DONALD Trump has created a crisis in the Middle East, after he scuppered the Iran nuclear deal, and effectively forbid any other country from working with the government in Tehran.

The President’s decision to welch on the deal that was one of the key foreign policy achievements of his predecessor, Barack Obama, had been expected.

What was unexpected was Trump’s willingness to scorch the earth, imposing the highest level of economic sanctions.

That means European companies have between 90 and 180 days to wind down their operations in Iran, or risk being penalised by the American banking system.

It also makes conflict more likely.

“This was a horrible one-sided deal that should have never, ever been made,” Trump said at the White House.

“It didn’t bring calm, it didn’t bring peace, and it never will.”

The deal had forced Iran to give up its secret nuclear programme, and in return America and Europe scrapped sanctions that had crippled the country’s economy.

And in a rare, almost unique sign of international co-operation, it had been backed by the US, the UK, the EU, France, Germany, China and Russia.

But Trump has always hated the deal, describing it as “terrible,” “really sad,” and “one of the dumbest and most dangerous misjudgements ever entered into in the history of our country.”

He’d been itching to scrap it since his his election.

For most of his first year in office, the President’s advisers had warned him about the consequences of violating the agreement.

The tycoon initially listened to those cautionary voices, before then sacking them and replacing them with supporters who told him yes.

Trump’s announcement puts America’s relations with European allies into deep uncertainty.

In recent weeks, Theresa May, Emmanuel Macron, and Angela Merkel had all pleaded with Trump to think again, telling him to fix or amend the deal rather than scrap it all together.

On Monday Boris Johnson even made a last gasp appeal to the President, using an appearance on Trump’s favourite TV show, Fox and Friends.

He suggested the billionaire would win a Nobel Peace Prize if he could resist his hawkish urges and keep the accord intact. But it was all for nothing.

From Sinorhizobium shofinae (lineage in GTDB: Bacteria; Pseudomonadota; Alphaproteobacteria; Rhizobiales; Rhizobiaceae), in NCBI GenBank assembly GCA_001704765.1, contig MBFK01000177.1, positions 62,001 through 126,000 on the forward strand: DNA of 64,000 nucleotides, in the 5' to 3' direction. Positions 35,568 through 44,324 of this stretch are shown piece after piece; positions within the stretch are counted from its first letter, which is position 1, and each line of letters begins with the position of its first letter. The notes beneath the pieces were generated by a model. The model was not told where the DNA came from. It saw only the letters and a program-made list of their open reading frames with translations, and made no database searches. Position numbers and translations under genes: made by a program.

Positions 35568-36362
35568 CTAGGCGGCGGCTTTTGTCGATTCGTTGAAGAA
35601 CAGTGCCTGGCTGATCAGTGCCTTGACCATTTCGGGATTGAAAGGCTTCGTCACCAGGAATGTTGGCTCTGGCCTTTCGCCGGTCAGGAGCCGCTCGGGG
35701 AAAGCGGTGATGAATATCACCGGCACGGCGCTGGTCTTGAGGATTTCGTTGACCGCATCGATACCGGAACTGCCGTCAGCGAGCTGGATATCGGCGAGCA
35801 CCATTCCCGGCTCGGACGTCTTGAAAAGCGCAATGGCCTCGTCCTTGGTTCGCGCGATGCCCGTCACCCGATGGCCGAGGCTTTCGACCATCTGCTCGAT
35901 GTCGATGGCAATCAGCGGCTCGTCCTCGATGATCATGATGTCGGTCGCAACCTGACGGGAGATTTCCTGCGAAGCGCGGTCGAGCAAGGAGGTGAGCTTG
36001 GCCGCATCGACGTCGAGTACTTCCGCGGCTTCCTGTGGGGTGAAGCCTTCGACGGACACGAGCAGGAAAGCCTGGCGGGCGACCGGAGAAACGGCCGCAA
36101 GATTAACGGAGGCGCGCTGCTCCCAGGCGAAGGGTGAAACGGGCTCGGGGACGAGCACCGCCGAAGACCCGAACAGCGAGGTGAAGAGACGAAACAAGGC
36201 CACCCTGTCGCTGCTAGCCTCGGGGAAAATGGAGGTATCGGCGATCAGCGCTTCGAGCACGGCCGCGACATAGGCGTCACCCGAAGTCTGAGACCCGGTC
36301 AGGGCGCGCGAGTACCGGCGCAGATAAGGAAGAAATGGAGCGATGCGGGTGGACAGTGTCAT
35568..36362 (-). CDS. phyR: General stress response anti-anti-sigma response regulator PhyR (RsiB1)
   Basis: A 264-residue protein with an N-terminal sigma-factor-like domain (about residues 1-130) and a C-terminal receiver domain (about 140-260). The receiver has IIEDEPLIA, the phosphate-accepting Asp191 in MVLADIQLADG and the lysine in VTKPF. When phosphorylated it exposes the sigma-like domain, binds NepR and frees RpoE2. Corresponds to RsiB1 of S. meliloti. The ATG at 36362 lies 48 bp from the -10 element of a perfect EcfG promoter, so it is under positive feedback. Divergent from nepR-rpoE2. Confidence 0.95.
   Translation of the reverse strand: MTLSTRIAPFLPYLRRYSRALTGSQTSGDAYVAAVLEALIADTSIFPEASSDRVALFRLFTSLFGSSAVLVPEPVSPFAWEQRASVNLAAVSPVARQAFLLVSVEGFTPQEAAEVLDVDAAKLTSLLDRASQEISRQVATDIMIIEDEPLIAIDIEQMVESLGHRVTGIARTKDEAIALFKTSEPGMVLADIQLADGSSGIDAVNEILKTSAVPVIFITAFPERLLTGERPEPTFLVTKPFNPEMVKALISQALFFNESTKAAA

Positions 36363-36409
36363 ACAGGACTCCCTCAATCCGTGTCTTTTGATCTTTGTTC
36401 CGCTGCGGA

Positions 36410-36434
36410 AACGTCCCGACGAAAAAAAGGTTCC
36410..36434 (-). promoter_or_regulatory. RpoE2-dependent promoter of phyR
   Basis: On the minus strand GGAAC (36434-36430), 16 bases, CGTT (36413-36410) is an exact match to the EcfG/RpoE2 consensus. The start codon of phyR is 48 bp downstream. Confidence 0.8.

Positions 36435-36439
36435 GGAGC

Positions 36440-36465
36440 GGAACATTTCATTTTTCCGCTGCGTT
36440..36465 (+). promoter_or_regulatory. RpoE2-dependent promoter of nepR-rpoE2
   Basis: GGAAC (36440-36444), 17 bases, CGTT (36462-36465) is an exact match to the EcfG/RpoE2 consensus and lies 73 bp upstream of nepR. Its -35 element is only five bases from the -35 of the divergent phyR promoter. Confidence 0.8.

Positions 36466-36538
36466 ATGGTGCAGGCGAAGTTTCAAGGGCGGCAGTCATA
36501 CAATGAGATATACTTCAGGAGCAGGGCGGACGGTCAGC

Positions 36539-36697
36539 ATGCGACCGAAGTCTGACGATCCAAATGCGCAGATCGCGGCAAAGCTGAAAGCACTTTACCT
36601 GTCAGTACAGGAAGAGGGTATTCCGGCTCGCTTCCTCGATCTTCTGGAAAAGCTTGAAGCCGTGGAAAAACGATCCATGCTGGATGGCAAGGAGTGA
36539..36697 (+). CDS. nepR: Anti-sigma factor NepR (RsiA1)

Last night, President Macron tweeted: “France, Germany and the United Kingdom regret the US decision to get out of the Iranian nuclear deal. The international regime against nuclear proliferation is at stake.”

For Trump, the problem was that the deal contained a “sunset clause” which would have seen the restrictions on the nuclear program come to an end after a decade.

After 15 years, Iran would be able to produce as much fuel as it wanted – though never for the purpose of making weapons.

He also hated the handing over of millions of dollars worth of assets that had been frozen when sanctions had first been imposed when details of Iran’s nuclear programme became public.

Trump also believed Iran was breaking the spirit of the agreement through its development of ballistic missiles, its support Bashar Al Assad’s Syrian regime, for Hezbollah, and for Hamas.

He also said the deal did not permit inspections of military sites, though that was disputed, Trump said he had to pull out because the accord could not stop Iran from building a nuclear weapon “under the decaying and rotten structure of the current deal.”

“The Iran deal is defective at its core,” he said.

For the Americans, back in 2015, the agreement had been about avoiding conflict.

Obama said there were two ways to stop Iran getting a the bomb: “Either Iran getting a nuclear weapon is resolved diplomatically through negotiation or it is resolved through force, through war.

“Those are the options.”

It was not perfect, but by the terms agreed, it seemed to be working.

“As of today, I can state that Iran is implementing its nuclear-related commitments,” General Yukiya Amano, the director of the nuclear watchdog IAEA said in March this year.

There had been some violations.

In 2016 Iran twice exceeded that amount of heavy water in nuclear reactors it could have. Though they came clean about this to IAEA inspectors and then promptly shut down that reactor.

When the sanctions were first introduced, Iran’s currency lost two-thirds of its value against the US dollar and caused inflation to rise to more than 40%. That in turn saw ordinary Iranians suffer, with prices of basic foodstuffs and fuel soaring.

Hassan Rouhani, former Glasgow Caledonian University student, was elected President on the back of a promise to “resolve” the sanctions.

“I said it is good for centrifuges to operate, but it is also important that the country operates as well and the wheels of industry are turning,” Rouhani said at the time.

However, the expected economic revival from ending sanctions hasn’t been that great.

That’s given hard-liners fuel to argue for a resumption of the uranium enrichment and plutonium production programme.

But Rouhani has, in recent days, been more pragmatic: “If we can get what we want from a deal without America, then Iran will continue to remain committed to the deal,” he said.

But Trump’s statement had made salvaging agreement even more unlikely.

Last night there were fears over escalating tensions in region.

The Israel Defence Forces instructed local authorities on the occupied Golan Heights to open public bomb shelters.